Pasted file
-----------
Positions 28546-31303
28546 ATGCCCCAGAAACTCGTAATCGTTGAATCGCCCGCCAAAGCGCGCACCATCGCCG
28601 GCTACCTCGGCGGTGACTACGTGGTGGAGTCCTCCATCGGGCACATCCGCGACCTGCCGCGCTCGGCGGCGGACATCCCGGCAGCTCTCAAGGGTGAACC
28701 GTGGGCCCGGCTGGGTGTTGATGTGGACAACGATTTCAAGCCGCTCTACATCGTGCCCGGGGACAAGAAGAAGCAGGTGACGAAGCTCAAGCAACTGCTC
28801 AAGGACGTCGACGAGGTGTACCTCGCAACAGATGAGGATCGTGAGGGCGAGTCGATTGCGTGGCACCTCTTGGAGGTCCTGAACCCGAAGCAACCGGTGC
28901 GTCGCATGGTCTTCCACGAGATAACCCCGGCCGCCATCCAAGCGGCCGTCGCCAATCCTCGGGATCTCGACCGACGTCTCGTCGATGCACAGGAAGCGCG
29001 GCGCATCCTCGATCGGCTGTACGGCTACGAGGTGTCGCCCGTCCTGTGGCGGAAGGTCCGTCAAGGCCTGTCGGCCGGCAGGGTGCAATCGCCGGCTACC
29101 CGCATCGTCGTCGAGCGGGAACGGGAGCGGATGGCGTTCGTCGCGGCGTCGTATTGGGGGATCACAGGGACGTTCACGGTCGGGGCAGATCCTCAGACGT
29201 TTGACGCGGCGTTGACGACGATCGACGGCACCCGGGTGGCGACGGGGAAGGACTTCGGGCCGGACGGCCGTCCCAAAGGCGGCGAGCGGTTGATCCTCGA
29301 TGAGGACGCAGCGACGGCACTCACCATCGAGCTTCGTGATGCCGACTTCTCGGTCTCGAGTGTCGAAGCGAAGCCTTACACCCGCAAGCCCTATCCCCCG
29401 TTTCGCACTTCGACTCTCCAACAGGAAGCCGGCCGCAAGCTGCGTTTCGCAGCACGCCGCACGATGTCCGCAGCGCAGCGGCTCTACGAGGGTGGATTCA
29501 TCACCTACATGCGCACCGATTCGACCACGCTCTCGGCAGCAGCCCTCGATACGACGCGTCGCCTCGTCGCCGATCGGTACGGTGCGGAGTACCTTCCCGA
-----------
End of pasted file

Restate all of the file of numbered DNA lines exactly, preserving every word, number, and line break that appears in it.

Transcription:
Positions 28546-31303
28546 ATGCCCCAGAAACTCGTAATCGTTGAATCGCCCGCCAAAGCGCGCACCATCGCCG
28601 GCTACCTCGGCGGTGACTACGTGGTGGAGTCCTCCATCGGGCACATCCGCGACCTGCCGCGCTCGGCGGCGGACATCCCGGCAGCTCTCAAGGGTGAACC
28701 GTGGGCCCGGCTGGGTGTTGATGTGGACAACGATTTCAAGCCGCTCTACATCGTGCCCGGGGACAAGAAGAAGCAGGTGACGAAGCTCAAGCAACTGCTC
28801 AAGGACGTCGACGAGGTGTACCTCGCAACAGATGAGGATCGTGAGGGCGAGTCGATTGCGTGGCACCTCTTGGAGGTCCTGAACCCGAAGCAACCGGTGC
28901 GTCGCATGGTCTTCCACGAGATAACCCCGGCCGCCATCCAAGCGGCCGTCGCCAATCCTCGGGATCTCGACCGACGTCTCGTCGATGCACAGGAAGCGCG
29001 GCGCATCCTCGATCGGCTGTACGGCTACGAGGTGTCGCCCGTCCTGTGGCGGAAGGTCCGTCAAGGCCTGTCGGCCGGCAGGGTGCAATCGCCGGCTACC
29101 CGCATCGTCGTCGAGCGGGAACGGGAGCGGATGGCGTTCGTCGCGGCGTCGTATTGGGGGATCACAGGGACGTTCACGGTCGGGGCAGATCCTCAGACGT
29201 TTGACGCGGCGTTGACGACGATCGACGGCACCCGGGTGGCGACGGGGAAGGACTTCGGGCCGGACGGCCGTCCCAAAGGCGGCGAGCGGTTGATCCTCGA
29301 TGAGGACGCAGCGACGGCACTCACCATCGAGCTTCGTGATGCCGACTTCTCGGTCTCGAGTGTCGAAGCGAAGCCTTACACCCGCAAGCCCTATCCCCCG
29401 TTTCGCACTTCGACTCTCCAACAGGAAGCCGGCCGCAAGCTGCGTTTCGCAGCACGCCGCACGATGTCCGCAGCGCAGCGGCTCTACGAGGGTGGATTCA
29501 TCACCTACATGCGCACCGATTCGACCACGCTCTCGGCAGCAGCCCTCGATACGACGCGTCGCCTCGTCGCCGATCGGTACGGTGCGGAGTACCTTCCCGA